Surrealism Is Not an Alternative to Scientific Realism

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dc.contributor.author Park, Seungbae ko
dc.date.available 2020-02-13T08:41:19Z -
dc.date.created 2020-02-07 ko
dc.date.issued 2019-12 ko
dc.identifier.citation LOGOS & EPISTEME, v.10, no.4, pp.379 - 393 ko
dc.identifier.issn 2069-0533 ko
dc.identifier.uri https://scholarworks.unist.ac.kr/handle/201301/31137 -
dc.description.abstract Surrealism holds that observables behave as if T were true, whereas scientific realism holds that T is true. Surrealism and scientific realism give different explanations of why T is empirically adequate. According to surrealism, T is empirically adequate because observables behave as if it were true. According to scientific realism, T is empirically adequate because it is true. I argue that the surrealist explanation merely clarifies the concept of empirical adequacy, whereas the realist explanation makes an inductive inference about T. Therefore, the surrealist explanation is a conceptual one, whereas the realist explanation is an empirical one, and the former is not an alternative to the latter. ko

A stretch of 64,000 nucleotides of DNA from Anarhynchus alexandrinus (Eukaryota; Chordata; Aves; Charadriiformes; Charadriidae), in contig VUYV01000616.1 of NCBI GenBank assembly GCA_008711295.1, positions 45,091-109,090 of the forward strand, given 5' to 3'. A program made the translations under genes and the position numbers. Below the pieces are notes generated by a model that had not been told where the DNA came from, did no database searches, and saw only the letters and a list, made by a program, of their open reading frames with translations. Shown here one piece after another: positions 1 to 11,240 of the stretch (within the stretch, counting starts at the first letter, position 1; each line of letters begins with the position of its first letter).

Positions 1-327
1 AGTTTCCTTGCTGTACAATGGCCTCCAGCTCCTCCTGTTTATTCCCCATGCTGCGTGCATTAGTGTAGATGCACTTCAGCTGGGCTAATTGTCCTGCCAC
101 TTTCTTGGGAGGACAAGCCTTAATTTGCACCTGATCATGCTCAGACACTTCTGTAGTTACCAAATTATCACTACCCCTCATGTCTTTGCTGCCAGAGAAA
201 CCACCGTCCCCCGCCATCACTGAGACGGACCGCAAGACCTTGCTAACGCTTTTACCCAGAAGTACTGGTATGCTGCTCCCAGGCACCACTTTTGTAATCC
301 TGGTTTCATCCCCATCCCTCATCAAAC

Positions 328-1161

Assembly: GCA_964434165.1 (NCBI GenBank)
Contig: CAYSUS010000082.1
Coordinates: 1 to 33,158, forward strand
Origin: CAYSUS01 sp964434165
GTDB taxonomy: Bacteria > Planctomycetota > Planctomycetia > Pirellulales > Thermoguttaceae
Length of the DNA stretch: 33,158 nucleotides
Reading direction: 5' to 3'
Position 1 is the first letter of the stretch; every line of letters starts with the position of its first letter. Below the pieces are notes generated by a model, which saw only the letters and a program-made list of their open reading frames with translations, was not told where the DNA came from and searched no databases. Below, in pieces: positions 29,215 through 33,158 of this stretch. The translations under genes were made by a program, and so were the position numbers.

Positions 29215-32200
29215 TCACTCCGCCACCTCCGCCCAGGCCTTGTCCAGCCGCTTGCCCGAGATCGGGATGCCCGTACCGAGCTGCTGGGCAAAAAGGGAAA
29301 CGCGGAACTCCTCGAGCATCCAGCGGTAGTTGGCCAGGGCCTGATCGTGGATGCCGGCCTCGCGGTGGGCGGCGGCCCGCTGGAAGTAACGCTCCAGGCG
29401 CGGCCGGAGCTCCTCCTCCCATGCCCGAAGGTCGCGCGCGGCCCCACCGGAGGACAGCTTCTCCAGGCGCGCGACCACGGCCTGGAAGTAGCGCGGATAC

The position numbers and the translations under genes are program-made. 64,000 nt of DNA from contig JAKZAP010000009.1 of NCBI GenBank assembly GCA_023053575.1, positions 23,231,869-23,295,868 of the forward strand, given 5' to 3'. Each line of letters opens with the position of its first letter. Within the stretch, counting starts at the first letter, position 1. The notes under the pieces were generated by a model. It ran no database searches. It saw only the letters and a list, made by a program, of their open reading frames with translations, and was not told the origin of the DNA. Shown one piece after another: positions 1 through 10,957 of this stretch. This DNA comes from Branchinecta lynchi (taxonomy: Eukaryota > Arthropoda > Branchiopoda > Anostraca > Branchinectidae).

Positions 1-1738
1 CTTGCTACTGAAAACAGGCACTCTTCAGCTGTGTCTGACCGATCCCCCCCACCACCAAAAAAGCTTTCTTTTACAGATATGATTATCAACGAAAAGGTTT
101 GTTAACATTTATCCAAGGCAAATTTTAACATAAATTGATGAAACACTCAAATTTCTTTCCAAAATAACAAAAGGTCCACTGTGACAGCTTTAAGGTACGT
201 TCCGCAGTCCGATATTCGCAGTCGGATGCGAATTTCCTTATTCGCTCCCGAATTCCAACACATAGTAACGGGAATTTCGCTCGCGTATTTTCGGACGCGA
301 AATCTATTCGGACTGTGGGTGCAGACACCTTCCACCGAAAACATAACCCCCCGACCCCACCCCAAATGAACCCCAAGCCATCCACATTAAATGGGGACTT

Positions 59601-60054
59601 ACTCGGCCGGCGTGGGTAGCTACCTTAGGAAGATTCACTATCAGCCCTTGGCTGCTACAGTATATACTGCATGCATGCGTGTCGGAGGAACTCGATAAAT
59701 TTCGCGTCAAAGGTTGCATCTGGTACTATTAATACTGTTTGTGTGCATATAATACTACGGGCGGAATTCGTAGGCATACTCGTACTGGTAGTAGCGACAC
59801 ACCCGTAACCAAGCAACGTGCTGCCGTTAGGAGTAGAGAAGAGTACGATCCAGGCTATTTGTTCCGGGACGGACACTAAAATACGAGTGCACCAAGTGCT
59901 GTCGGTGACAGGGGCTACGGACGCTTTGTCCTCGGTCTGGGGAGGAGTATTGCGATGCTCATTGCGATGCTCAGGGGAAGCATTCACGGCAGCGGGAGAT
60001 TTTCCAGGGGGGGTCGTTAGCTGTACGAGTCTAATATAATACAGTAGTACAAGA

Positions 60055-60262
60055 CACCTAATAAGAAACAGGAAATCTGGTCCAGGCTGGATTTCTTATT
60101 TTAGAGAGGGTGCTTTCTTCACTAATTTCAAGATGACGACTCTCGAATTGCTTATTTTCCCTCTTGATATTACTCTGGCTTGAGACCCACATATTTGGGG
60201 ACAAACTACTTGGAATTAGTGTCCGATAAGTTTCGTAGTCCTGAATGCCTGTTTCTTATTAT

dc.language 영어 ko
dc.publisher Institute for Economic and Social Research of the Romanian Academy ko
dc.title Surrealism Is Not an Alternative to Scientific Realism ko
dc.type ARTICLE ko
dc.type.rims ART ko
dc.identifier.doi 10.5840/logos-episteme201910435 ko
dc.identifier.url https://www.pdcnet.org/logos-episteme/content/logos-episteme_2019_0010_0004_0379_0393 ko
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